Slipping Under the Radar – Part 2

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Fear of judgement and bullying

In September 2020, I went back to school to start my A-Levels. My form tutor had taught me before which meant I trusted her, which was very beneficial when my family life exploded, as though someone had put a pipe bomb at our feet. This meant that I struggled more than I would have done usually, and I refused to tell my sister about my autism for fear of judgment. She was very into TikTok and I knew there was a huge amount of misinformation about autism on it.

One of my best friends guessed before I said anything. It was probably obvious to other students as well, considering the number of meltdowns I had in lessons, but I didn’t want to outright say anything as I’d seen how they treated the other autistic girl in our year and I didn’t want to subject myself to that. In hindsight, it seems selfish to leave her to deal with all of it, but I was already “different” enough and had been made fun of in the past for my special interest in Doctor Who.

After an argument about a TV show with my sister in the summer holiday between Year 12 and Year 13, I wound up getting my mum to tell her, taking the cowardly option as per. It was around this time that I met another autistic person who was interested in the same things as me and we just clicked instantly. There’s a certain joy to finding someone who understands that bright lights hurt, and you can talk for hours about Line of Duty, months after the final episode.

Finally getting a diagnosis and it was worth it for me

After years of appointments and waiting, I finally got my diagnosis in December 2021, rushed to the top of the list because I was about to turn eighteen. I remember grinning in the car ride home, gleefully telling my mum that “I passed!”, much to the irritation of my dad. Still, finally getting a diagnosis is a gleeful thing, and I understand why so many autistic people, especially those that don’t fit into the stereotype of “white boy who likes trains”, don’t want to go through the lengthy process of getting a diagnosis.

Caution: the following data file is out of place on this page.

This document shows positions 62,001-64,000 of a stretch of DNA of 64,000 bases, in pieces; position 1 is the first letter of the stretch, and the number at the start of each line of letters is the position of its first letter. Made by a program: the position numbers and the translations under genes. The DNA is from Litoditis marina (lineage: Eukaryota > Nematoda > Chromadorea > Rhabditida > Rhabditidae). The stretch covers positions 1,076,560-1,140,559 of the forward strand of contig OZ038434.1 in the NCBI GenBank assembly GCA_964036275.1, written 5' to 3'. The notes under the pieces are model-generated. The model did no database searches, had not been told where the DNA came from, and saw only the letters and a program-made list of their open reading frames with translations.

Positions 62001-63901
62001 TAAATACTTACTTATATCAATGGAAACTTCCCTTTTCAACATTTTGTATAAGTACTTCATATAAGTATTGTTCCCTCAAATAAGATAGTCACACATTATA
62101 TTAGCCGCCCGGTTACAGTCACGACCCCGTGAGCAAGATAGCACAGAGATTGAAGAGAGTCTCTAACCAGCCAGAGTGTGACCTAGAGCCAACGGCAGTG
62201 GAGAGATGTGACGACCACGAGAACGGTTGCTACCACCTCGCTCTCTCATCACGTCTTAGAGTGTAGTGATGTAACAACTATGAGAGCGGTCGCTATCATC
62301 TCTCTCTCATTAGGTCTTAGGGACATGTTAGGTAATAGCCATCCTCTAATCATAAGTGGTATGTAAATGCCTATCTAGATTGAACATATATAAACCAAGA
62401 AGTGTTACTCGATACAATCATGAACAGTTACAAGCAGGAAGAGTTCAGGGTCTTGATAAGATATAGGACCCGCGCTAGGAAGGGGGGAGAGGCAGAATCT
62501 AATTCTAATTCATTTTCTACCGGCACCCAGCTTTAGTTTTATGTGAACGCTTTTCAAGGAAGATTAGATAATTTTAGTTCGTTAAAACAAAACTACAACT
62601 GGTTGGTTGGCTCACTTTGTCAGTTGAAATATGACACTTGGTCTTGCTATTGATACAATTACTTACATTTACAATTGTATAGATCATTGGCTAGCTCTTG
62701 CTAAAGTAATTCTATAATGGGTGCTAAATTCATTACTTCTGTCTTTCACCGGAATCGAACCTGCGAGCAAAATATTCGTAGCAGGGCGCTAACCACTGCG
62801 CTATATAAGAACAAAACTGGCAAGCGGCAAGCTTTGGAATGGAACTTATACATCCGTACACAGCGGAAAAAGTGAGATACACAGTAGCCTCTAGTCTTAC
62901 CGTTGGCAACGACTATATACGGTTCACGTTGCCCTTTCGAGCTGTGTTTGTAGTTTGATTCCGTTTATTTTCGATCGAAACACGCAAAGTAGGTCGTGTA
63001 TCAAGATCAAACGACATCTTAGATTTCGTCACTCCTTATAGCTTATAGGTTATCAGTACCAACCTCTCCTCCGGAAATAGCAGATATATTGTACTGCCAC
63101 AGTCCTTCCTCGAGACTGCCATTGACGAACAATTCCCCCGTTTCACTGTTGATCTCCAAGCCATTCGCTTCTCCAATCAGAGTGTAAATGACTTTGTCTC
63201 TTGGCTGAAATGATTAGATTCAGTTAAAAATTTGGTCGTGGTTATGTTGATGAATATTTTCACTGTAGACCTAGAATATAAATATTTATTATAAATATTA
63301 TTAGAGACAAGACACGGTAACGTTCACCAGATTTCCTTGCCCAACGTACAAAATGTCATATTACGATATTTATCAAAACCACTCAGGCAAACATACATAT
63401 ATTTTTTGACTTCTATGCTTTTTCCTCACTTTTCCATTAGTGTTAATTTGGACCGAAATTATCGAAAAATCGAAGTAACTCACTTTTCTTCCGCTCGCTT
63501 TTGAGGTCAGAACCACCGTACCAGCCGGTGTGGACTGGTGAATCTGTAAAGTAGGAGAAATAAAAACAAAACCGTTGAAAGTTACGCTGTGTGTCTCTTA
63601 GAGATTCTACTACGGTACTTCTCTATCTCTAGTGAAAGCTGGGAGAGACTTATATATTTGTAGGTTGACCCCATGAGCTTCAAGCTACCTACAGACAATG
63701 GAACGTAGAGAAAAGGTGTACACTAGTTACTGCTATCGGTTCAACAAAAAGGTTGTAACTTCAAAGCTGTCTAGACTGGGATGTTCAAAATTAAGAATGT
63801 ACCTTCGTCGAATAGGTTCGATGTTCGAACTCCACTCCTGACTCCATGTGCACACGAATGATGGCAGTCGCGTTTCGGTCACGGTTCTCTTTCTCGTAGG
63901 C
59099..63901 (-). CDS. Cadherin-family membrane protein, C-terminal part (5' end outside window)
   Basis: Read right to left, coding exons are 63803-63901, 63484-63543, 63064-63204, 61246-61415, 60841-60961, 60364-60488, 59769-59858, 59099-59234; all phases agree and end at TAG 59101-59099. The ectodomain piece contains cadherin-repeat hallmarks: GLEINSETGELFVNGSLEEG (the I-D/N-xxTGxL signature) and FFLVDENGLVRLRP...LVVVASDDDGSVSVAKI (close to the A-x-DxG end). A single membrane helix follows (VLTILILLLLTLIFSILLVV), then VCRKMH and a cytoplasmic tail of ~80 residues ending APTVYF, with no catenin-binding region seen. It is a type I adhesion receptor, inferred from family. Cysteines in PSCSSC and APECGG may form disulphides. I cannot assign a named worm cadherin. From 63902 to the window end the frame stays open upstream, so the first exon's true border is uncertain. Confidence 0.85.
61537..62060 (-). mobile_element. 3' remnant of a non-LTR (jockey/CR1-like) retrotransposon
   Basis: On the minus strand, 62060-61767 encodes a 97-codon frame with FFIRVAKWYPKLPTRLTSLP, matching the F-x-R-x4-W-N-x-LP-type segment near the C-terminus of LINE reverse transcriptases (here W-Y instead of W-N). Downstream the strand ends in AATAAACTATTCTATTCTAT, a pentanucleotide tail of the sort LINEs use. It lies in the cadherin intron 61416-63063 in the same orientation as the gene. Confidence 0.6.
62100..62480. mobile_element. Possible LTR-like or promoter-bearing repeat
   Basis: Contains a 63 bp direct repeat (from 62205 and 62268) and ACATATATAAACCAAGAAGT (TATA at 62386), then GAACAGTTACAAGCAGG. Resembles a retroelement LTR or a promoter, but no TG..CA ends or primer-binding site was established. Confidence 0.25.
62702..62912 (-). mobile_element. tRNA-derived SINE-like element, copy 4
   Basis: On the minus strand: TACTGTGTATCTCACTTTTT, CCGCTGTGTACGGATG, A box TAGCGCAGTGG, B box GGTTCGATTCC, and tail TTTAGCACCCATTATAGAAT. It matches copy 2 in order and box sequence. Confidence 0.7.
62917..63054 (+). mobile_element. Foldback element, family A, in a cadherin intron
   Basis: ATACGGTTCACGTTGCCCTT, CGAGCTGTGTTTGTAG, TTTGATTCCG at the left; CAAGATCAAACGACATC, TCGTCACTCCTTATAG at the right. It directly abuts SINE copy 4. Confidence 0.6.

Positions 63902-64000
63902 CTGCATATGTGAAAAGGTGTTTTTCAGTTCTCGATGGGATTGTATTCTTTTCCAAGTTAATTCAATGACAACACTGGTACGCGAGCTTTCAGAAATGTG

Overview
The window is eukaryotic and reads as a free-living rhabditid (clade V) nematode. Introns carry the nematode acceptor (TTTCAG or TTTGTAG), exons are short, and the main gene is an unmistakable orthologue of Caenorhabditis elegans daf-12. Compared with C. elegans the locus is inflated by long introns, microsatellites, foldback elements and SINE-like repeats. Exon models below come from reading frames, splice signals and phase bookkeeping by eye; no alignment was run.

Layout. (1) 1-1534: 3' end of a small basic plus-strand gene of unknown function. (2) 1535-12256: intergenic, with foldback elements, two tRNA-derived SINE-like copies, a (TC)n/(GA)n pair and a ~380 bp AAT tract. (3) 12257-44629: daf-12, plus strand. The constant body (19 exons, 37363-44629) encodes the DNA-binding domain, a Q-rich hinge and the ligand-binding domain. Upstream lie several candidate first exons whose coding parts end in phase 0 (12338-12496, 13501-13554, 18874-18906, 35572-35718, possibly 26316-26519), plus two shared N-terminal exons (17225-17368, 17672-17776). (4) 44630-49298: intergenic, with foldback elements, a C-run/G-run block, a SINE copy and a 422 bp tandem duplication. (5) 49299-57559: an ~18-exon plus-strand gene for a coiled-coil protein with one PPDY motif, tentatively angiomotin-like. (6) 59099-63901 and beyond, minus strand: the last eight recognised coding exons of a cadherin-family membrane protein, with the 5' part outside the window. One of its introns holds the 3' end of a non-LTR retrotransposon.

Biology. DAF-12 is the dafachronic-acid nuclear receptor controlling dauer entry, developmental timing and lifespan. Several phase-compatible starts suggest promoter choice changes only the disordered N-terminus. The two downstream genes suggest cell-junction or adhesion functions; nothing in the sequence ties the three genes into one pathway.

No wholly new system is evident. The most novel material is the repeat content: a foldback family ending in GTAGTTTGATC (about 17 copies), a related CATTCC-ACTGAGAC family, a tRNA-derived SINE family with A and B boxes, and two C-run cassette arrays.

Having it on paper meant that I was allowed certain accommodations when it came to exams. I had my own room, rest breaks, and extra time. These proved to be invaluable, even though doing a Drama paper for over three hours did take a little piece of my soul away. I started telling more people in online spaces, who didn’t always react well or at all, but the ones who did have been much kinder than I ever anticipated. Autism is something that most people don’t want to talk about because of the misconceptions and fear of offending, but that’s why education is so important.

Having friends who listen attentively to my rambling about TV shows and don’t make me feel like burden has meant more to me than they can ever know. Even when I feel shunned by the world for being autistic, I know that there is always someone on the other end of a WhatsApp voice note who’ll listen to my theories about a character they barely know and respond with the same enthusiasm, which makes life a great deal easier.

Getting a diagnosis of autism was difficult and took a long time, but in the end, it was worth it for me.

by Elizabeth Kendall